I think that you have a very good understanding of the issues at hand. My concern with the local injection of kenalog would be its unpredictable effect; it may or may not create the change you would like to see, and potentially exposes you to atrophy complications. If I were you, I would allow nature to take its course and avoid intervention at this point. Best wishes.
Bruising and swelling are normal and usually increase slightly after the removal of any tape or foam. The bruising will decrease over 3-4 weeks, but may last as long as 6 weeks. The majority of the swelling will be gone within the first 3-4 weeks. However it may take 6-9 weeks to disappear completely. The compression garment helps reduce the swelling, and the longer it is worn, the more quickly you will heal. The best recommendation to offer if none of these help and you still find yourself concerned is to visit your surgeon in person to have the area evaluated to ensure proper healing. Best of luck!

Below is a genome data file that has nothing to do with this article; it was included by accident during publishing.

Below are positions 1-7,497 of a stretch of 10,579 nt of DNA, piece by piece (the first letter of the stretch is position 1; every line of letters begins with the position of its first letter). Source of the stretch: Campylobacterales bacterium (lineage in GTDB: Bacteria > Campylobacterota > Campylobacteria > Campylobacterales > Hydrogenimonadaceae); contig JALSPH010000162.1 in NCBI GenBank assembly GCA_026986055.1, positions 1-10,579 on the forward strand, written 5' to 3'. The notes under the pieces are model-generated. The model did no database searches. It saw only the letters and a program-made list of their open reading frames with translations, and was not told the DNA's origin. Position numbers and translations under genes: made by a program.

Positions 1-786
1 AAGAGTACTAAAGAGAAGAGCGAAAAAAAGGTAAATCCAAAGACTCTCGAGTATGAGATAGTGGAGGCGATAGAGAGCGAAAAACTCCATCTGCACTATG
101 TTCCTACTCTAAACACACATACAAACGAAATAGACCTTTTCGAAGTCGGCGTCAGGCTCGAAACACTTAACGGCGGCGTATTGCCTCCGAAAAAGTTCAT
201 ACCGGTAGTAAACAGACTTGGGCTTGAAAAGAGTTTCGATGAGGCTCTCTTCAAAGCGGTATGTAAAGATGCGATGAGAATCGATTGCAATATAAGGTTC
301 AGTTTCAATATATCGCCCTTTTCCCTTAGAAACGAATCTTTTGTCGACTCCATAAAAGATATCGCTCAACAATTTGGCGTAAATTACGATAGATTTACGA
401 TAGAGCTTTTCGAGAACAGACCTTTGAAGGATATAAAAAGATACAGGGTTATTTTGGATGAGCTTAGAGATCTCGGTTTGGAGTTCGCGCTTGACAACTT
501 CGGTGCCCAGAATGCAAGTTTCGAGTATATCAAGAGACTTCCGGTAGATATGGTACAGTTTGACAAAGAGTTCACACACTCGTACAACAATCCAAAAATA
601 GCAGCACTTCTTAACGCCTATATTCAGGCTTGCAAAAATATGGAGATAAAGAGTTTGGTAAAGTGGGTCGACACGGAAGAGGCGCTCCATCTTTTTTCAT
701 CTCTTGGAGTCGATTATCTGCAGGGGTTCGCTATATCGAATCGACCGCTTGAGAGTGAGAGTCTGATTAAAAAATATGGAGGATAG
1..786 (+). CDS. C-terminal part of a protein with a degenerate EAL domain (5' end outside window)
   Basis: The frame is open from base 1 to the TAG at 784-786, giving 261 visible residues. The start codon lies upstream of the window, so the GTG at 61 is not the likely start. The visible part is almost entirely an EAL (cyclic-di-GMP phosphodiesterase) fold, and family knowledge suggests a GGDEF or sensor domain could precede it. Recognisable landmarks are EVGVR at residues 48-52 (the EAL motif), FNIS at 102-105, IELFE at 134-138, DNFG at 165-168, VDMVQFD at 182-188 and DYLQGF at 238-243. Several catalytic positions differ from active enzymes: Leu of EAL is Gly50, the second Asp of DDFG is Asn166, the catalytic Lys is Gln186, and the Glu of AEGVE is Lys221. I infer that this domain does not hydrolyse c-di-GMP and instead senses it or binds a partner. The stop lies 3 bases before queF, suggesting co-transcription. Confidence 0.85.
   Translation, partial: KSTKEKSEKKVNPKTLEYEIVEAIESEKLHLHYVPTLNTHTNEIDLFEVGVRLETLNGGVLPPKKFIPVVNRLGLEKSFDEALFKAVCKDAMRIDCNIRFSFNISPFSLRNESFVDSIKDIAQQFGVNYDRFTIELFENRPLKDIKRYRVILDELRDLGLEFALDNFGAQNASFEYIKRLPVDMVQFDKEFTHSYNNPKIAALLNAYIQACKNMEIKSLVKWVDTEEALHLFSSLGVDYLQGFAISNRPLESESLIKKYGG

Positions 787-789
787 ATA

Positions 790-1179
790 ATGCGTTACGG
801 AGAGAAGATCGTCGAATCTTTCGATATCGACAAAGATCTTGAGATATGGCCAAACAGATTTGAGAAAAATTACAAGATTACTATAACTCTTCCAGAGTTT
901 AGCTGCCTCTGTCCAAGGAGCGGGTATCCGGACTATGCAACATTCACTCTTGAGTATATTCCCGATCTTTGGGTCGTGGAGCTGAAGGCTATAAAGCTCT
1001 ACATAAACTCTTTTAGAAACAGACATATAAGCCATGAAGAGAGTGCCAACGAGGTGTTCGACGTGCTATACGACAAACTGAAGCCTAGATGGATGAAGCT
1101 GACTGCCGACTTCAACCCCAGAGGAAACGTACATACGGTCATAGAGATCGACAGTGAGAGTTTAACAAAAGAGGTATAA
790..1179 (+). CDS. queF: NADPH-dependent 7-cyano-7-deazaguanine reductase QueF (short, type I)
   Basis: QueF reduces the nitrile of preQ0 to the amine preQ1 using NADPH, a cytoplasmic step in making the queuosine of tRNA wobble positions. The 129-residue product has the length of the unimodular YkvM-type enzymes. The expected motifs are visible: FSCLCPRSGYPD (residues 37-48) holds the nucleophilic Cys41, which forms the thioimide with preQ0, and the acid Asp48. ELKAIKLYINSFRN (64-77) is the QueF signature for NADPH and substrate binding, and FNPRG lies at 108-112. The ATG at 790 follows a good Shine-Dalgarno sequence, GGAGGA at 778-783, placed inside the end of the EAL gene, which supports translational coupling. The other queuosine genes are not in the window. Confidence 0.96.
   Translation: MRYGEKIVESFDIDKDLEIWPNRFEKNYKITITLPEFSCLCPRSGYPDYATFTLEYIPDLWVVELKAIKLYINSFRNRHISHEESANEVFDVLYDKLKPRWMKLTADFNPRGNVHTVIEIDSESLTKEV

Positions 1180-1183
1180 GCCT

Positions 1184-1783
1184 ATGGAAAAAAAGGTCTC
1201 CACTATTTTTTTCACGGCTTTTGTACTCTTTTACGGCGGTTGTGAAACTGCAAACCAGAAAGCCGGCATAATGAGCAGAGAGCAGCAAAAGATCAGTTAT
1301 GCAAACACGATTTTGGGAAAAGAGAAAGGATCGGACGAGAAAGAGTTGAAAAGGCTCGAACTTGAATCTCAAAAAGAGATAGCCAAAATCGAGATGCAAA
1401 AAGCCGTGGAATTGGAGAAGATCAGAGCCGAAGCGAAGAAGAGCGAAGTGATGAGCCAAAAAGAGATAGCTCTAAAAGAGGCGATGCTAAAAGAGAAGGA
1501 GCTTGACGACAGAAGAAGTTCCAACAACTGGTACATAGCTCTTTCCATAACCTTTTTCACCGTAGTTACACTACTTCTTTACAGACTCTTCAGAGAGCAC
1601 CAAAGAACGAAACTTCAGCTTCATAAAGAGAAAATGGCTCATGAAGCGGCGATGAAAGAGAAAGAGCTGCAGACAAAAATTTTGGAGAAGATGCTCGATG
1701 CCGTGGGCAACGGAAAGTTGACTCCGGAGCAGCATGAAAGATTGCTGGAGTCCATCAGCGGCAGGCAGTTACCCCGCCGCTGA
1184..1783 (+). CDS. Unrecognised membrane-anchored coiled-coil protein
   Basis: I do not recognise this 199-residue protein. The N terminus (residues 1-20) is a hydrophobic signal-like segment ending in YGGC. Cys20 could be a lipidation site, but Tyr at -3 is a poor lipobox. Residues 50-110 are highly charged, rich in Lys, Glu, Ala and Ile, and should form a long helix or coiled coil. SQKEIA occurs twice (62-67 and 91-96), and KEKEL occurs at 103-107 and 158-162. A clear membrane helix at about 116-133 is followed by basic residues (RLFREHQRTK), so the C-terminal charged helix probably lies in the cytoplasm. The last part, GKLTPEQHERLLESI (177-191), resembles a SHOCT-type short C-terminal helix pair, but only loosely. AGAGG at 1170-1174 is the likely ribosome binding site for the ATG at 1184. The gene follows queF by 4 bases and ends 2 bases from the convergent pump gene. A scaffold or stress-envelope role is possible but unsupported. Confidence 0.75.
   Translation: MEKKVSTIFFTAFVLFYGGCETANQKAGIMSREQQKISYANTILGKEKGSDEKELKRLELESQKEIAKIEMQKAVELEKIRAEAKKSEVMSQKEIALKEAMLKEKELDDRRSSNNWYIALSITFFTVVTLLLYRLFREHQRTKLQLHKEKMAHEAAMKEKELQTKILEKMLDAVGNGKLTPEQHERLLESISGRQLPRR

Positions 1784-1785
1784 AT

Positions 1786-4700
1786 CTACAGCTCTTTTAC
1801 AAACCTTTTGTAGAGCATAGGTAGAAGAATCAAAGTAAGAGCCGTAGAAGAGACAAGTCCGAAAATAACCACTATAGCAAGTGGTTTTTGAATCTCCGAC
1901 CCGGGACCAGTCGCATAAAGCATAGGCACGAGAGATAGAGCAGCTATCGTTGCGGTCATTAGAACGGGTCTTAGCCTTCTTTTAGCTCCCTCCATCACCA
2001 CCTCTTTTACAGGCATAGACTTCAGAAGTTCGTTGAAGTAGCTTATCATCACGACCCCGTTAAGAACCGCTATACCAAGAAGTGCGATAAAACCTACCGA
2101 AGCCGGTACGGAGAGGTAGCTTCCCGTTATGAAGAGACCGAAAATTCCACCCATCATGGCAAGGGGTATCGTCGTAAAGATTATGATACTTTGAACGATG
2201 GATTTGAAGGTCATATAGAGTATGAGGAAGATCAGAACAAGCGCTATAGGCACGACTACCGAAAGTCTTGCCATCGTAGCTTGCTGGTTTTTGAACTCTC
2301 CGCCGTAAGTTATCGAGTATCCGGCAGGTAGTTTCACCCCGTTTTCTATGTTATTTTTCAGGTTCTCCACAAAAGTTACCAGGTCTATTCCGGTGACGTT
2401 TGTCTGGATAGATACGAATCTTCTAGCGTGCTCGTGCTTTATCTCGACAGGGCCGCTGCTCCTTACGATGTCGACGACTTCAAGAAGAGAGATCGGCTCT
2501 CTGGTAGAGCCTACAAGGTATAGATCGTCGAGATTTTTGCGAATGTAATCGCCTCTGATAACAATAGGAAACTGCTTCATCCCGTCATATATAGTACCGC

I am personally not a fan of steroid injections into the breast as the results can be unpredictable. In your case, the subareolar fullness you are seeing can be due to one of several causes: (I will presume it's not a seroma due to your attempted aspiration.) 1: Edema can persist for months after an excision of breast tissue and should subside somewhat. I don't think that edema alone explains the degree of fullness you are exhibiting. 2: An early build up of scar tissue can lead to subareolar fullness. This could potentially respond to steroid injections, but tends to improve with time as the immature scar is replaced with more compact, mature scar tissue.3: Residual breast tissue that was left under the nipple in an effort to avoid over-resection can give this appearance, and is actually what I think is going on. If edema elsewhere in the chest has subsided, I would guess that you may need a bit more resection in the future to flatten the areola.Without an examination in person, and without following your course over the next few months it is impossible to make a diagnosis. You should visit your surgeon for reassurance. By the time you are 6 months or so postop you should have a good sense of your final result and you can plan any revisions with your surgeon.